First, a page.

Circular Commerce - Showing icons in a circular flow



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Information Compliments of:
Image Source: The O Alliance



Preventable Loss
Find out how to effictively reduce theft and preserve more of your profits.


Profit Preservation is the aim of every retailer. Yet shoplifting and employee theft accounts for an estimated $60 billion a year according to Forbes. The good news is that inventory shrinkage–having less merchandise than what your records indicate you should have–is a preventable loss.

The overwhelming majority of thefts are opportunistic. What this means for retailers is that these crimes can be easily prevented with the right prevention loss practices in place. Learning what these techniques are and how to apply them can help you dramatically reduce “inventory shrink” and preserve your profits.

There is no one-size-fits-all approach. What’s right for you may not be as effective for another business, depending on the size and layout of your retail space. Additionally, state laws differ regarding a merchant’s detention of a suspected shoplifter.

Accordingly, having access to strategies that fit your business and budget requires knowing some basic facts about external and internal theft. It also means understanding which approaches have been shown to be the most successful in discouraging shrink.

Effective Strategies
Traditional loss prevention strategies generally fall into two categories: technological and human surveillance. The most successful results have been achieved with the following practices:

Attentive Customer Service. Remaining vigilant to providing shoppers with superior customer service has proven to appreciably decrease retail theft. Train your employees to be alert without being intrusive.. Teach them where the store’s most vulnerable spots for theft are located. Friendly, well-trained employees who respectfully engage with customers are a proven restraint on shoplifting.

Video Surveillance. These systems can range from moderately-priced options to expensive state-of-the-art equipment.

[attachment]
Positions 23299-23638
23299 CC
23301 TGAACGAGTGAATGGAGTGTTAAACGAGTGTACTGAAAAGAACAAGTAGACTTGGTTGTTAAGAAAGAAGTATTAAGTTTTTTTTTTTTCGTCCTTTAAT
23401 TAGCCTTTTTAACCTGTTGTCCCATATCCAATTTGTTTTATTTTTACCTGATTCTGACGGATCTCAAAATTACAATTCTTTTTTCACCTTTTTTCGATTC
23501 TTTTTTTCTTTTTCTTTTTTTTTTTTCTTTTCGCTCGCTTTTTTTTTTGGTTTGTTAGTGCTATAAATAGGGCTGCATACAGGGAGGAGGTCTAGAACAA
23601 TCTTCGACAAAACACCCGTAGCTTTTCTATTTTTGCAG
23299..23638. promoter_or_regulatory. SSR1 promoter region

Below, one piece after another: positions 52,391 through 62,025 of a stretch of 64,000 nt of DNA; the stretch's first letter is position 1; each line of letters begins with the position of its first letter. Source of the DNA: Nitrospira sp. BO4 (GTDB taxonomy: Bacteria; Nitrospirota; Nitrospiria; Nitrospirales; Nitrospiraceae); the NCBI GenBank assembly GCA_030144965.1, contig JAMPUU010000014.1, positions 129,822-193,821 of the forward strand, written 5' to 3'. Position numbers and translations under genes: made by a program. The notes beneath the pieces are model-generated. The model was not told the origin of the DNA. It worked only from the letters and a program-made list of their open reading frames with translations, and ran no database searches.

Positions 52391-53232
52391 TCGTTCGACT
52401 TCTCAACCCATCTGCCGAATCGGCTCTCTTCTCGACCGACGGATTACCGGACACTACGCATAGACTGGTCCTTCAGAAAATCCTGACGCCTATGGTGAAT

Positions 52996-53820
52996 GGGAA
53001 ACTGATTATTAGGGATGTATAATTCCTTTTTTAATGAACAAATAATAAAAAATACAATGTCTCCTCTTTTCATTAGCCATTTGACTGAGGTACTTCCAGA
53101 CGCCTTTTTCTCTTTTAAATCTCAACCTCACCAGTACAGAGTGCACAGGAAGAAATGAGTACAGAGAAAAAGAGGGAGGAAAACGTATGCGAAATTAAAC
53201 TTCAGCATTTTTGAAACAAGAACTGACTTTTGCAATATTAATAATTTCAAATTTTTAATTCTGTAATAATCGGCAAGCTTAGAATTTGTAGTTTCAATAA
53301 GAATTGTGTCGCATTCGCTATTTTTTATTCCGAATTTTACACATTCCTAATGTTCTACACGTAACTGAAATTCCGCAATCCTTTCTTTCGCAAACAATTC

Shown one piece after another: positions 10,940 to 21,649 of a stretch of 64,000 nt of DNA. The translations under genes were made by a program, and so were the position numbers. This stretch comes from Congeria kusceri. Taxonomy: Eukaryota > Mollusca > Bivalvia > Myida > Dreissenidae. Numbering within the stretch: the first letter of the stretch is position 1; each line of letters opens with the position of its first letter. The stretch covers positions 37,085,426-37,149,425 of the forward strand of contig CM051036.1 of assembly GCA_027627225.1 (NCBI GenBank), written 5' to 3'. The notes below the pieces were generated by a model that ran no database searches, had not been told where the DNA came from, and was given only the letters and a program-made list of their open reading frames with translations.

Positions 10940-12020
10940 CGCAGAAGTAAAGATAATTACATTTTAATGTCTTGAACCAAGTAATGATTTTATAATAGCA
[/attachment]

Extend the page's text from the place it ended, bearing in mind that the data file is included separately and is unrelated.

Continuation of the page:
Electronic Article Surveillance (EAS). This includes Radio-Frequency Identification (RFID) Tags–those large, plastic pins attached typically to clothing items–and stickers embedded with similar technology. Pin-tags and stickers types are a deterrent.

Store Design and Layout. Minimize blind spots by creating as much open space in your store as practical. Display smaller or more easily stolen items in hightraffic areas, ideally in the height range between waist and eye-level.

Inventory Management Systems. Employee theft accounts for roughly $15 billion each year in inventory shrinkage. Inventory management software is a powerful tool in combatting employee theft. Retailers who use the software have been shown to cut employee theft as much as 50%.

Just the Facts
According to the National Association for Shoplifting Prevention (NASP), customer theft is not a premeditated crime. In their most recent survey, NASP found that 73% of adults and 72% of juveniles who shoplifted did not plan to do so in advance. Implementing just a few simple, cost-effective steps, such as engaging customer service and inventory tracking/POS systems, can help you shrink losses.


How Inventory Shrink Can Happen - Graph shown



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Information Compliments of:
Geoff Hineman: Information, Store Security and Loss Prevention
Image Source: Transformance Advisors